Pope Benedict XVI issued pleas for peace to reign across the world during his traditional Christmas address Sunday, a call marred by Muslim extremists who bombed a Catholic church in Nigeria, striking after worshippers celebrated Mass.
Benedict didn't refer explicitly to the Nigerian bombings in his "Urbi et Orbi" speech, Latin for "to the city and to the world" in which he raises alarm about global hotspots. But in a statement, the Vatican called the attacks a sign of "cruelty and absurd, blind hatred" that shows no respect for human life.
Elsewhere, Christmas was celebrated with the typical joy of the season: In Cuba, Catholics had plenty to cheer as they prepared for Benedict's March arrival, the first visit by a pontiff to the Communist-run island since John Paul II's historic tour nearly 14 years ago.
"We have faith in God that we will be allowed to have this treat," said Rogelio Montes de Oca, 72, as he stood outside the Cathedral in Old Havana. "Not every country will have the chance to see him physically and receive his blessing."
And in the Holy Land, pilgrims and locals alike flocked to Jesus' traditional birthplace in numbers not seen since before the Palestinian uprising over a decade ago, despite lashing rains and wind.
"We wanted to be part of the action," said Don Moore, 41, a psychology professor from Berkeley, Calif., who came to Bethlehem with his family. "This is the place, this is where it all started. It doesn't get any more special than that."
The holy town of Bethlehem is no stranger to violence. Like the rest of the West Bank, it fell on hard times after the Palestinian uprising against Israeli occupation broke out in late 2000.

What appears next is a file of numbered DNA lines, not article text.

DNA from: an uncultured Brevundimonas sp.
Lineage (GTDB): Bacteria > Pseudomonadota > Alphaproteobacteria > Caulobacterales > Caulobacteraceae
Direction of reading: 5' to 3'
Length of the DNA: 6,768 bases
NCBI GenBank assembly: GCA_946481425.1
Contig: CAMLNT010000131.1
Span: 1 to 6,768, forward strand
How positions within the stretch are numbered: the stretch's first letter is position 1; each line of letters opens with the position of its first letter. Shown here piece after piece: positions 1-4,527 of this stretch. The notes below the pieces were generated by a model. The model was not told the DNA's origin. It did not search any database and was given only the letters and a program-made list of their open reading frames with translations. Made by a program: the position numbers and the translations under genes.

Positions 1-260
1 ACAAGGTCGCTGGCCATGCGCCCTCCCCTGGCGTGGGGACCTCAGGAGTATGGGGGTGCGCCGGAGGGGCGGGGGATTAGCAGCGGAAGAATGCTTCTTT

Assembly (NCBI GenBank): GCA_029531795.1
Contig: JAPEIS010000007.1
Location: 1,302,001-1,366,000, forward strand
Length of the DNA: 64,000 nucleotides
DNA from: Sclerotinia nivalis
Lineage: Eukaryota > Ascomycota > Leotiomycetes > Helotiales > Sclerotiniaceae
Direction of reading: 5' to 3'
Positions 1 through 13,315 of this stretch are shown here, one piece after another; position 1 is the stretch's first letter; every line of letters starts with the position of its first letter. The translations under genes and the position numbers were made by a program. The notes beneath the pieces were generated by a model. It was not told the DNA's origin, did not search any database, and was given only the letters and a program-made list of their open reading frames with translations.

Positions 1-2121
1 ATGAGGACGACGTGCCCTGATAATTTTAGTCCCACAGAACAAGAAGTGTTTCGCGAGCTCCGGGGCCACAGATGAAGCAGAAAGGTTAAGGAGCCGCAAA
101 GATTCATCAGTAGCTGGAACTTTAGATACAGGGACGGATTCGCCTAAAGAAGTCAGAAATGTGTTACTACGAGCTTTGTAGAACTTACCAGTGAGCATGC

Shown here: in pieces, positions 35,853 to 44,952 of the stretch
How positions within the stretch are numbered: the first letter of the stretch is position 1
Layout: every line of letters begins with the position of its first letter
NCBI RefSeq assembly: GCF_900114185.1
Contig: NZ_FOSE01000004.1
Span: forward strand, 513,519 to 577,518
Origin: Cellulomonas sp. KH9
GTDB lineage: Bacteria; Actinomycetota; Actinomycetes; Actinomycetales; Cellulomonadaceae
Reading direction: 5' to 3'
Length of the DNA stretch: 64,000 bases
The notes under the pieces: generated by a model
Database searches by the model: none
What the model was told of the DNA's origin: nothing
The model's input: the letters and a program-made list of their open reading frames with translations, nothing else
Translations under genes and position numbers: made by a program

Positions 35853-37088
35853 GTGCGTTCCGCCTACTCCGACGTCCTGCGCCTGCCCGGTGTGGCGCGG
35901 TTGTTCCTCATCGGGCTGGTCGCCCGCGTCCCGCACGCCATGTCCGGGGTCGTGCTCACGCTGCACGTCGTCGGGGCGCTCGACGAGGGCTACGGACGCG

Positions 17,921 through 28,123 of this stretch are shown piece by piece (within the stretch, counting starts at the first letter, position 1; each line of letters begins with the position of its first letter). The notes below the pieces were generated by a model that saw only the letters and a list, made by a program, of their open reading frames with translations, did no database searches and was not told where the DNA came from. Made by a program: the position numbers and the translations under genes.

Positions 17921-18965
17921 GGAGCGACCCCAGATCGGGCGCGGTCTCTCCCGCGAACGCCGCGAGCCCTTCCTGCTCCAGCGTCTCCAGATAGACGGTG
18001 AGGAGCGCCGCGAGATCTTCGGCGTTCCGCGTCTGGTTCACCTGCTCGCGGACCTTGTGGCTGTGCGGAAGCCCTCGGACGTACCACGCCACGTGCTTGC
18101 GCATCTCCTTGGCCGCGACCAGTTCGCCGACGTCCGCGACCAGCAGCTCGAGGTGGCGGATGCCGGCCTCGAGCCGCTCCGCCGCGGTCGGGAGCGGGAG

But as the violence has subsided, tourists have returned in large numbers. On Saturday, turnout for Christmas Eve festivities in Bethlehem was at its highest since the uprising began driving tourists away.
The Holy Land and the entire Mideast were very much on Benedict's mind as he delivered his Christmas speech from the the sun-drenched loggia of St. Peter's Basilica. The 84-year-old pontiff appeared in fine form, just hours after celebrating a two-hour-long Christmas Eve Mass.
"May the Lord come to the aid of our world torn by so many conflicts, which even today stain the earth with blood," Benedict said.
He said he hoped the birth of Jesus, which Christmas celebrates, would send a message to all who need to be saved from hardships: that Israelis and Palestinians would resume peace talks and that there would be an "end to the violence in Syria, where so much blood has already been shed."
He called for international assistance for refugees from the Horn of Africa and flood victims in Thailand, among others, and urged greater political dialogue in Myanmar, and stability in Iraq, Afghanistan and Africa's Great Lakes region, which includes the Congo, Rwanda and Uganda.
After his speech, Benedict delivered Christmas greetings in 65 different languages, from Mongolian to Maori, Aramaic to Albanian, Tamil to Thai. He finished the list with Guarani and Latin, as the bells tolled from St. Peter's enormous bell towers.